Stocks worldwide fell after Federal Reserve Chairman Ben S. Bernanke’s June 19 statement on U.S. monetary policy. Emerging markets were hit especially hard. The statement, and Bernanke’s comments afterward, shouldn’t have come as a surprise -- so what’s going on? Was the sell-off a meaningless overreaction, or a warning of new financial stresses ahead?

A bit of both. Bernanke said the Fed’s program of quantitative easing would be reduced over the next year or so, and probably ended in 2014 -- so long as the economy continued to strengthen as the Fed expects. He also reiterated his plan to keep short-term interest rates on the floor for longer than that. Again, none of this was unexpected. It would have been shocking if he’d said anything else.

In that sense financial markets overreacted, as they are apt to do. But Bernanke also focused investors’ attention on the challenges of a return to normalcy in global financial conditions -- because that’s what the tapering of QE and the (still distant) prospect of higher short-term interest rates represent. Monetary policy quite rightly went far out on a limb in the aftermath of the recession, and getting off that limb was never going to be easy. Anxiety over this maneuver isn’t misplaced.

For the past several years, central banks, led by the Fed, have provided extraordinary liquidity to global markets, driving down interest rates and leading investors to search far and wide for decent returns. Capital has flowed into emerging markets. As normal prices and valuations are restored, these flows are bound to be partially reversed, and assets whose prices were bid up will get cheaper. The process had already begun; this week it accelerated.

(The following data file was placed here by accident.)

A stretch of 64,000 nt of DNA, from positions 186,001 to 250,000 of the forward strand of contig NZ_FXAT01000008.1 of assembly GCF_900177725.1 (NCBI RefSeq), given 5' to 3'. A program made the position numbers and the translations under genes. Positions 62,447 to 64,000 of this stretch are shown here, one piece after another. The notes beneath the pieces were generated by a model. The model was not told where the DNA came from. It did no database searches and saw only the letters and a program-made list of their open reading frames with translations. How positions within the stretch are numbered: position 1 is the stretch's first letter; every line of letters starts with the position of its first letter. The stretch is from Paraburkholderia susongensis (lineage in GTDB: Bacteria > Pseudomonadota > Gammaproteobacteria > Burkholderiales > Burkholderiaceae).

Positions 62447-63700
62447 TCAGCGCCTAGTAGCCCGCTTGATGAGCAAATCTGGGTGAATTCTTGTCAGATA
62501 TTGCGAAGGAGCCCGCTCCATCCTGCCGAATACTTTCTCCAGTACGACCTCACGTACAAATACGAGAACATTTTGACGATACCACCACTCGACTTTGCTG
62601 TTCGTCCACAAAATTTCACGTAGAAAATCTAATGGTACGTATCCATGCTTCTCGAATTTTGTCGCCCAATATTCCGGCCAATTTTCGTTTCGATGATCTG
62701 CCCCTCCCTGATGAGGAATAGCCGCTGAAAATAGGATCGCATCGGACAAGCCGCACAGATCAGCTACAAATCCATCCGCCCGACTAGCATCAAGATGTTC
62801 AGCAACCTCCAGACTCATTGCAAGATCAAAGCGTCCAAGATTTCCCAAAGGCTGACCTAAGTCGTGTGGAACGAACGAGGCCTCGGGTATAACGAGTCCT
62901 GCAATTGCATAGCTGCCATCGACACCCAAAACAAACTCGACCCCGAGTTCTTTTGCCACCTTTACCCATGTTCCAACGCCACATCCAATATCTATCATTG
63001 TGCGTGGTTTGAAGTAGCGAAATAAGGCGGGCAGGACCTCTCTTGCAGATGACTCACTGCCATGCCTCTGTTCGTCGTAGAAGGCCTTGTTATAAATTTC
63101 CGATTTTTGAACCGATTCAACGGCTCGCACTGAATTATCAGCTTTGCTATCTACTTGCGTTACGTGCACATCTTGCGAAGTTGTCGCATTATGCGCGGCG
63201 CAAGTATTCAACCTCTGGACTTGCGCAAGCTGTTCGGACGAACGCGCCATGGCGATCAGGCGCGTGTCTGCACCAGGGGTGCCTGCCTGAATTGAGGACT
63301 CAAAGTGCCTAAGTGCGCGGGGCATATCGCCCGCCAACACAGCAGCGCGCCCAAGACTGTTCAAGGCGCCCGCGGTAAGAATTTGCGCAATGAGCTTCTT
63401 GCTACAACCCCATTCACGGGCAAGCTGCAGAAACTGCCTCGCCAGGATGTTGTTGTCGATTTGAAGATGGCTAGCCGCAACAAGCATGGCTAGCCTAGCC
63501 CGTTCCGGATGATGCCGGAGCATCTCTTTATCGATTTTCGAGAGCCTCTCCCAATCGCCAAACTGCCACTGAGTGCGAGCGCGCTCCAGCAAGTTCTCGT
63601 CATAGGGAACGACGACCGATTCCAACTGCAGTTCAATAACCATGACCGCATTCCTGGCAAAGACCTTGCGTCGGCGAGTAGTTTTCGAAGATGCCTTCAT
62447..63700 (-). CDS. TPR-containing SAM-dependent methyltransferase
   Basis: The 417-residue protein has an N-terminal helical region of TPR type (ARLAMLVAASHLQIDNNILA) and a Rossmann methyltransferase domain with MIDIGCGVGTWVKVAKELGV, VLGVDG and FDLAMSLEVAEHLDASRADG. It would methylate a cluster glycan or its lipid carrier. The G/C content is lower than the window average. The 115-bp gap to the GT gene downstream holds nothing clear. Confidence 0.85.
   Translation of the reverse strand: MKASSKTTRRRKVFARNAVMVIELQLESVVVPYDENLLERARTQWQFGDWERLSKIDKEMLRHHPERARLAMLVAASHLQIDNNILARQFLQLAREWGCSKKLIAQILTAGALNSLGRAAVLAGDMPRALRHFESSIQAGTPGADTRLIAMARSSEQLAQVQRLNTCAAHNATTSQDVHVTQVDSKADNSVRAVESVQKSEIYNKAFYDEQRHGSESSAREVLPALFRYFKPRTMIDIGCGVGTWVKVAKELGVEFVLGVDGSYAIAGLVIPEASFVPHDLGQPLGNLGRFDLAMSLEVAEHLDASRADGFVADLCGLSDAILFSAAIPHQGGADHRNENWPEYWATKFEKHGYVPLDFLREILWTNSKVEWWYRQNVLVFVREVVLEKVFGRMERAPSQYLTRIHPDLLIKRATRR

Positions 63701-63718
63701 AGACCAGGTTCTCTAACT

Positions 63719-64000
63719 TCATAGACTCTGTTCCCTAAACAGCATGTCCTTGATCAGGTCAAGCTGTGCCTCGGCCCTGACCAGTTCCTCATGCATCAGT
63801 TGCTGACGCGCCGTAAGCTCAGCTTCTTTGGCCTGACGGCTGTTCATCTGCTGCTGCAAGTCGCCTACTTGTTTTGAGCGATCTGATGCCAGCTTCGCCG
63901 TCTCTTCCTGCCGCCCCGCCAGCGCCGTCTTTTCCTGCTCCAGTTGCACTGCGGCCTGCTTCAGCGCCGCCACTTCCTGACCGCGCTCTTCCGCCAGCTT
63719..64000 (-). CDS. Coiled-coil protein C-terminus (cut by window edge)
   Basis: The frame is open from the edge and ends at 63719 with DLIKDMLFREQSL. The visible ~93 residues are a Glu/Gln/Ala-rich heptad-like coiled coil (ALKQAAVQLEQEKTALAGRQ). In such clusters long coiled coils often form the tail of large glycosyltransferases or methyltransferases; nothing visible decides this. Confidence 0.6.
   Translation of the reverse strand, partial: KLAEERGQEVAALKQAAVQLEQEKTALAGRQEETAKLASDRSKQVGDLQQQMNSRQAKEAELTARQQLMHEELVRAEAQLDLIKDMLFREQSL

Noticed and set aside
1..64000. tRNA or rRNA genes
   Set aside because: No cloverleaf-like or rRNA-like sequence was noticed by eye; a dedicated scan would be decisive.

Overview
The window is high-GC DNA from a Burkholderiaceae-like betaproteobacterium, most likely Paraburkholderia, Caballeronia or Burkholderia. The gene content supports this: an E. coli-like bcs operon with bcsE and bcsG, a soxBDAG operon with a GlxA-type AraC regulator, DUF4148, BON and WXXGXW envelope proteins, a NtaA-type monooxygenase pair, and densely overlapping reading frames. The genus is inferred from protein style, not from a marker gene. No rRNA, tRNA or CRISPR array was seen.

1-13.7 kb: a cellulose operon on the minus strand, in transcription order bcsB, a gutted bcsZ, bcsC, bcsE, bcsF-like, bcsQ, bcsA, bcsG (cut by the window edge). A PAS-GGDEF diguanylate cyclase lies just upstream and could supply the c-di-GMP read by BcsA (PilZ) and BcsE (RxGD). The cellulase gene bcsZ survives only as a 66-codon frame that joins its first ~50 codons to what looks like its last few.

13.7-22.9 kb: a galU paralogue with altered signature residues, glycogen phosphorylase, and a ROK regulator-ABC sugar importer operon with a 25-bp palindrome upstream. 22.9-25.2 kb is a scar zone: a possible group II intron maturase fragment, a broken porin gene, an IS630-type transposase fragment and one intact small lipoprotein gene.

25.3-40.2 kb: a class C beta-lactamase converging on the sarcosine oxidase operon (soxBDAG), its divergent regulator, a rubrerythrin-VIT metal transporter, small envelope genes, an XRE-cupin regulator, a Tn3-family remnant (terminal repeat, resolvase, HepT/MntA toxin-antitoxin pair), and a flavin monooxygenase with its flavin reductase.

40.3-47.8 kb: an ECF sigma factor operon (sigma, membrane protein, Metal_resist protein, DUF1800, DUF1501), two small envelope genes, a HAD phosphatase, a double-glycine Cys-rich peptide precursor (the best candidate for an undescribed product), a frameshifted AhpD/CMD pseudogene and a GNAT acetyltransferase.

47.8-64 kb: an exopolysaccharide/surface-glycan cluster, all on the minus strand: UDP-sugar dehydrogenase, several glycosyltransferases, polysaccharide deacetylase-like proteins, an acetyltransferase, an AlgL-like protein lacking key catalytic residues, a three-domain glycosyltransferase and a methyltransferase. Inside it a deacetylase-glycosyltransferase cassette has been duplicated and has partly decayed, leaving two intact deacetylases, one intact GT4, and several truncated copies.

The danger is that the adjustment will be so abrupt that it causes collateral damage, or that asset prices might fluctuate wildly as the market finds equilibrium. It has long been argued that there’d be less volatility if policy makers made their intentions clearer, but at the moment this doesn’t look so plausible. Bernanke has worked hard to provide greater transparency about the Fed’s thinking, and it hasn’t helped.

To paraphrase the bumper sticker, volatility happens, and there’s not much policy makers can do about it. But they can help their economies and financial systems to take these lurches in stride. Here’s the real cause for complaint -- and alarm. Work to strengthen banking systems in advanced and emerging economies alike has barely begun. Financial systems are still seriously undercapitalized, and their capacity to absorb losses is too thin. This makes volatility much more dangerous than it needs to be -- and it’s a vicious circle, because fragile systems are more susceptible to panic, which in turn amplifies the volatility.

In many emerging markets, this danger is compounded by weak and opaque supervision, and by other homegrown policy challenges. Long before sentiment moved further against emerging-market stocks on June 19, investors in China were grappling with signs of a serious slowdown and government moves to slow the supply of credit. India is juggling a limited liberalization of its financial system, a huge current-account deficit and a falling rupee. Emergent middle classes in Brazil, Chile, Russia and Turkey, to name just a few, see their prospects dimming and are demanding action.

Instability in emerging markets -- in financial markets anywhere -- is a given, especially over the next few years. The right thing to ask of governments is greater resilience. That’s within their power to deliver.

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